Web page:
09/25/2017 Frost Museum Gifted to Bennington College
05/12/2017 Trees planted by Frost felled by wind
11/01/2013 Frost Stone House to Undergo Renovations
08/11/2011 Here's What I Hate About Writers' Houses
08/12/2011 Stop by woods on Robert Frost Trail
08/02/2010 Frost's trees yield pine tables, exhibit
04/18/2010 Friends of Robert Frost selling apples of 'some unforbidden variety'
08/22/2006 Frost Museum recreates orchard
08/21/2006 Frost apple orchard to return to former glory
07/21/2006 Frost scholar says poet depended on, but dismissed women
07/24/2004 Dark and deep
09/29/2002 Frost home dedicated
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Robert Frost Stone House Museum Shaftsbury, VT
Robert Frost Farm Derry, NH
Frost Place Franconia, NH
Homer Noble Farm Ripton, VT
The Gulley Shaftsbury, VT
The Robert Frost Stone House was formerly referred to as the Peleg Cole Farm or the Half Stone House.
Historic Timeline of Robert Frost House Owners (1767-1911)
1769 Amaziah Martin (1772-1813) built the house. He is buried in Center Shaftsbury Cementery.
1920 Robert Frost purchases house.
1923 Robert Frost gives the stone house to his son Carol Frost and daughter-in-law Lillian LaBatt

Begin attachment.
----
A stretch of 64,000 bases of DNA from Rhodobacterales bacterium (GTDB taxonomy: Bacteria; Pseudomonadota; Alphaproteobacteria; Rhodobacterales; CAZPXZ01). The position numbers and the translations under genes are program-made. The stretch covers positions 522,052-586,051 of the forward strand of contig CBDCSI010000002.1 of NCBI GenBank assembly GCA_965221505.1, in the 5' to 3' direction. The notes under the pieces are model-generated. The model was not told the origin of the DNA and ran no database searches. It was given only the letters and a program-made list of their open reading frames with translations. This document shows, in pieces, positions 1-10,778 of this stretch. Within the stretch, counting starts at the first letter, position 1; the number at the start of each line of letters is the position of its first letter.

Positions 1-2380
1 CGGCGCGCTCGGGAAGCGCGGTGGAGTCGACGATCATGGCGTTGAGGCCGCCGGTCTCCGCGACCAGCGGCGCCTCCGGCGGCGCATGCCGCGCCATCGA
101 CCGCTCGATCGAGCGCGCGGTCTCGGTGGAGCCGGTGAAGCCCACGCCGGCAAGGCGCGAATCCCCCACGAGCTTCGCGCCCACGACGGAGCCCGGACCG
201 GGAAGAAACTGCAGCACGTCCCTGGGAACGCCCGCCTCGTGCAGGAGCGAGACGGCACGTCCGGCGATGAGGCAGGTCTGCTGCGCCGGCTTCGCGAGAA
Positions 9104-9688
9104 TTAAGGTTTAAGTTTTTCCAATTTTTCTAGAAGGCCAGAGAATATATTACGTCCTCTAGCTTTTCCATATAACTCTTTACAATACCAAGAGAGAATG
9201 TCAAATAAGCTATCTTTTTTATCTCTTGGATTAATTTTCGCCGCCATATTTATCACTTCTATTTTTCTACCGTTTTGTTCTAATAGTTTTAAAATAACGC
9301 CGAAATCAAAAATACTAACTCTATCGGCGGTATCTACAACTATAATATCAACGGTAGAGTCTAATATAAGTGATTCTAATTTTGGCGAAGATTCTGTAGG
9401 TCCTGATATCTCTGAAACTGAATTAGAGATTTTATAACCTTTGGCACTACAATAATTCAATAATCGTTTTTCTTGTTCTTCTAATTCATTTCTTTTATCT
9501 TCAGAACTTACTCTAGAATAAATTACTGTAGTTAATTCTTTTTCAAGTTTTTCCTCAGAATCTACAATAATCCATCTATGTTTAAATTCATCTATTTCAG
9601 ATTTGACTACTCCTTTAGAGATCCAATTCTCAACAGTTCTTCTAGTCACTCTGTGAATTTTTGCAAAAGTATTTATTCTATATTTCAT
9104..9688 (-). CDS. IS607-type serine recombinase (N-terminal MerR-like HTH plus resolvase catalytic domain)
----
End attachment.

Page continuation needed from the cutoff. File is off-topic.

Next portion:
2002 Friends of Robert Frost purchase property
2017 Friends of Robert Frost give property to Bennington College
Throughout his life, Frost continued to return to the New England countryside when the weather was good and his schedule permitted. In 1920 he bought the Peleg Cole farm in South Shaftsbury, Vermont, In December of 1923 he purchased a second farm in the area, The Gully, which he kept until after the death of his wife 10 years later In 1940 he acquired the Homer Noble Farm in Ripton, Vermont, and added other farms to it as the years passed.
Robert Frost resided Intermittently In a handsome stone house near South Shaftsbury, Vermont, between 1920 and 1928. In this house he composed most of the poems contained in New Hampshire, which won him his first Pulitzer Prize in 1924, and in West-Running Brook, published in 1923. The original contours of the house have been altered in the rear by the addition of a clerestory, and three interior walls have been removed. The building is privately owned and not open to the public.
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